At IDDI, we have implemented stochastic minimization for more than 50 trials, with 2 or more treatment arms, with equal and unequal randomization ratios, with a few and many prognostic factors for balancing, small and large trials, and in many different indications. For all trials, the overall imbalances (deviation from the allocation ratio) and marginal imbalances (imbalance within prognostic factor levels) were minor. This illustrates that minimization is a flexible procedure that can be adapted to most clinical settings. However, minimization is especially recommended for smaller trials in settings with many known prognostic factors. In contrast to e.g., stratified permuted block randomization, more prognostic factors can be included in the allocation procedure.

How do you ensure adequate trial supply management to support randomization in large-scale clinical trials with multiple study sites? What challenges might arise in this process and how do you address them?

RTSM solutions must include efficient and accurate control of patient randomization, inventory management and drug distribution to depots, sites or even directly to patients.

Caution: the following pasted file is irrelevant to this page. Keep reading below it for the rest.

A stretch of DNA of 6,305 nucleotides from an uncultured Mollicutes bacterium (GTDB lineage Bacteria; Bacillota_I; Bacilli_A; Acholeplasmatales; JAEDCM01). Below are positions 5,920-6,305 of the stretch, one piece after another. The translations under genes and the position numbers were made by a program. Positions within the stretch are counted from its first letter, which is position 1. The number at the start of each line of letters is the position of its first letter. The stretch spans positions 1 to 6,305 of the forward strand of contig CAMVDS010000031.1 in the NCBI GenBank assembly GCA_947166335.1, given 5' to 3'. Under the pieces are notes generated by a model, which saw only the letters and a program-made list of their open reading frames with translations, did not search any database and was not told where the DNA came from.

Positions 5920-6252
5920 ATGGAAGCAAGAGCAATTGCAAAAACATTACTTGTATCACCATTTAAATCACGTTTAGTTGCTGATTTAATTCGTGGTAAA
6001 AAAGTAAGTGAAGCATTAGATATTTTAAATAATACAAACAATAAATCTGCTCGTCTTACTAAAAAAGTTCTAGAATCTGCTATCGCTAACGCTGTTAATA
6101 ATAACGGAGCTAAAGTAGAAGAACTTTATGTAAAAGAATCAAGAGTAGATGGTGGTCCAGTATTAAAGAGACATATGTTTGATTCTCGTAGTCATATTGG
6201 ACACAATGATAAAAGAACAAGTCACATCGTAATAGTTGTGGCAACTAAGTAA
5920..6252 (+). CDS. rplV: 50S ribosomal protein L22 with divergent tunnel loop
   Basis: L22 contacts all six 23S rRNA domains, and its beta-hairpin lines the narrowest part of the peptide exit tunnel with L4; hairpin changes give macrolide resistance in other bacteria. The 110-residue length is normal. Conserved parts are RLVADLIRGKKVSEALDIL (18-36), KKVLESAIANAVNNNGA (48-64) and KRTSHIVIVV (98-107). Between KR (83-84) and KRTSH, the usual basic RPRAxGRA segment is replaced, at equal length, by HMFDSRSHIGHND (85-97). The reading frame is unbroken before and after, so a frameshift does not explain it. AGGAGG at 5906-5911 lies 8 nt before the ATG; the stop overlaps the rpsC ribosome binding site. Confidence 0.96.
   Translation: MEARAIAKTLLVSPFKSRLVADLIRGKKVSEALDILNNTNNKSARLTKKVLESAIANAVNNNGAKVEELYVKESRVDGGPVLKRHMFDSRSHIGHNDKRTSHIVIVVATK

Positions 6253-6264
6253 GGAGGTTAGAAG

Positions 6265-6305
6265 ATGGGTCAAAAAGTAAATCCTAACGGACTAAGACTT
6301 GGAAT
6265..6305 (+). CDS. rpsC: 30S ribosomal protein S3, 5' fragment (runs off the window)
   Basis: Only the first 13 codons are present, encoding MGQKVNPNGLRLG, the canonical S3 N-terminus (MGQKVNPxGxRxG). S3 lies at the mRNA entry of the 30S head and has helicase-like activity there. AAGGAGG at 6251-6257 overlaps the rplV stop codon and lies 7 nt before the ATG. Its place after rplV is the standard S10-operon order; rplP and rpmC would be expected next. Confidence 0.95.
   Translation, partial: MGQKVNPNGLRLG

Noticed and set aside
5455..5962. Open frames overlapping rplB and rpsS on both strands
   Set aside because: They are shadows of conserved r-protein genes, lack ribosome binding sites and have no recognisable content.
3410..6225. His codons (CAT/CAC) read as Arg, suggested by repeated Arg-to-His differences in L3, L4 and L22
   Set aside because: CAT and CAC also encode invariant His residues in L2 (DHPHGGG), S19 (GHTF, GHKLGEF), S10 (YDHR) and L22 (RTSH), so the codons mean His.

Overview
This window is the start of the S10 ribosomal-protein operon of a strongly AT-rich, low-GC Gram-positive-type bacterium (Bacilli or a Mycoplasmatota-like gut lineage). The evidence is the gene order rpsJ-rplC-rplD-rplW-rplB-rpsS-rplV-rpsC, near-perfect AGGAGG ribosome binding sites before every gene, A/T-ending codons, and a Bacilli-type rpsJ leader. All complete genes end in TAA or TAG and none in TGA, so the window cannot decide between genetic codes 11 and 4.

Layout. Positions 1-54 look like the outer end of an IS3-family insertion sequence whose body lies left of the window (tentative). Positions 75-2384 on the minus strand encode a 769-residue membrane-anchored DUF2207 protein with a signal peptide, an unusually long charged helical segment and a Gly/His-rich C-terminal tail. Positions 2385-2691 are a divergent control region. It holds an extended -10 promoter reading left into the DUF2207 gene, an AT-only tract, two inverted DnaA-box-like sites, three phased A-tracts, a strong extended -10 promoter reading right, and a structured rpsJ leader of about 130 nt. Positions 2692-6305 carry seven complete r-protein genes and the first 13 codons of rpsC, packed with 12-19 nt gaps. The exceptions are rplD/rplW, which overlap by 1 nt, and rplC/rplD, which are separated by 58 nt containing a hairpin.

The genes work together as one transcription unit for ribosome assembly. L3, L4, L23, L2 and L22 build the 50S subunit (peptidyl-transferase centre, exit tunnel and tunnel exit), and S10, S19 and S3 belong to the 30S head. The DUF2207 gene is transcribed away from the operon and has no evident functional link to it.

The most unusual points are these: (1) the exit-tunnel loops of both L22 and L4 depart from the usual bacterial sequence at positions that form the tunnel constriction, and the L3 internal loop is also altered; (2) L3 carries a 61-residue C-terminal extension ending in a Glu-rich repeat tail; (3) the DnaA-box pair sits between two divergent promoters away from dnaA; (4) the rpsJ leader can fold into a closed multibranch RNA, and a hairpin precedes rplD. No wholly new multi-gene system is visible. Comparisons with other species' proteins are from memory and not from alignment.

The choice of the randomization method can be a challenge on its own. For example, randomization designs can involve multiple strata combinations but a limited number of patients. Others require the implementation of dynamic allocation methods such as minimization for large-scale trials.

At IDDI we rely on an experienced statistical team that can advise on both the randomization method to be chosen and its implementation, supported by a flexible RTSM team and platform. Clinical trial supply management solutions ensure that sites have just enough inventory to treat subjects on time without having to waste unnecessary products.

If the study has many kit types and dosing regimens, and is spread across many sites globally, the ability to organize trial supply efficiently might become a real challenge.

A team that has extensive industry experience in RTSM to design, implement and support the execution of the study with the sponsor is key to the trial success as well as an RTSM solution that can predict and automate the ideal resupply processes considering the sites particularities (enrollment rates, shipping distances, labelling…) and IP requirements (temperature control, ancillary products, expiry management…), and control those centrally.